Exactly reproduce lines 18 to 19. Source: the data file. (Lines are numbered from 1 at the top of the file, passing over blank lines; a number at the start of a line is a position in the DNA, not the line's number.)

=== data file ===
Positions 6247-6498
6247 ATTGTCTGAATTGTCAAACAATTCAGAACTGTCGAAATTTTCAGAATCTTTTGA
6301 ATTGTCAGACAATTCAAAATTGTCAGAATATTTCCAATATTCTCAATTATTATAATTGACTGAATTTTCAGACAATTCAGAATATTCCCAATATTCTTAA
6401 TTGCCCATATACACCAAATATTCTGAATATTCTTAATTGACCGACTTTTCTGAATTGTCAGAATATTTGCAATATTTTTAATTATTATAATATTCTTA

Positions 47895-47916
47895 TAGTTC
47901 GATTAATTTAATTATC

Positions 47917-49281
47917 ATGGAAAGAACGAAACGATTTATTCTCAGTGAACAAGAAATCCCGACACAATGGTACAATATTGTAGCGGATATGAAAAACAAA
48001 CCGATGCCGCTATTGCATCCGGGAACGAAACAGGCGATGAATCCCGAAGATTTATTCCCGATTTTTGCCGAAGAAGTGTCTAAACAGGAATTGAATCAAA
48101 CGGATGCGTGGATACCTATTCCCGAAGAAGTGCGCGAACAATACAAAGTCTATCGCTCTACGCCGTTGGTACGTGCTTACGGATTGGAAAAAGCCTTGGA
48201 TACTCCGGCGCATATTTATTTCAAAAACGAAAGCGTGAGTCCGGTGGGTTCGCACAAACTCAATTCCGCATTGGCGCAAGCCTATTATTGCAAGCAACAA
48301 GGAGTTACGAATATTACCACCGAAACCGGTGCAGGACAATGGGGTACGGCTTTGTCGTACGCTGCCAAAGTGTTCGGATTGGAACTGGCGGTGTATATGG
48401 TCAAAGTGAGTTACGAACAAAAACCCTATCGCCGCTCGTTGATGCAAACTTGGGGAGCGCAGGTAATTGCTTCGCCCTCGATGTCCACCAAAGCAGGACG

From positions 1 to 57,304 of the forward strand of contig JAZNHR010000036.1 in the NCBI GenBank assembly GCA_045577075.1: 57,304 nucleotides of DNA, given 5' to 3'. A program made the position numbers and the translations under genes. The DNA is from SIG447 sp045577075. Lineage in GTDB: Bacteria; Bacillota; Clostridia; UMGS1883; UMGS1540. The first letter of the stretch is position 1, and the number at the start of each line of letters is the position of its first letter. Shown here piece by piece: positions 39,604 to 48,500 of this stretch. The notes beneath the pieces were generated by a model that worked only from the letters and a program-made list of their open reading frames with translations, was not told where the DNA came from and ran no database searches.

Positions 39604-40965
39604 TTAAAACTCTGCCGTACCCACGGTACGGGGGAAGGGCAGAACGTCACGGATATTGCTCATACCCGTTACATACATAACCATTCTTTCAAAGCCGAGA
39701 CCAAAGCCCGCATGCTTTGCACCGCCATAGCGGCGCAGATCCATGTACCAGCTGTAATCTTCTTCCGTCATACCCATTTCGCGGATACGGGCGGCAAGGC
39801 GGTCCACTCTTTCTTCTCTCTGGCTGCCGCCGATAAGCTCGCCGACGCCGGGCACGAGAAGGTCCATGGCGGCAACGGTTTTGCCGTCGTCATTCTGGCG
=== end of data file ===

39701 CCAAAGCCCGCATGCTTTGCACCGCCATAGCGGCGCAGATCCATGTACCAGCTGTAATCTTCTTCCGTCATACCCATTTCGCGGATACGGGCGGCAAGGC
39801 GGTCCACTCTTTCTTCTCTCTGGCTGCCGCCGATAAGCTCGCCGACGCCGGGCACGAGAAGGTCCATGGCGGCAACGGTTTTGCCGTCGTCATTCTGGCG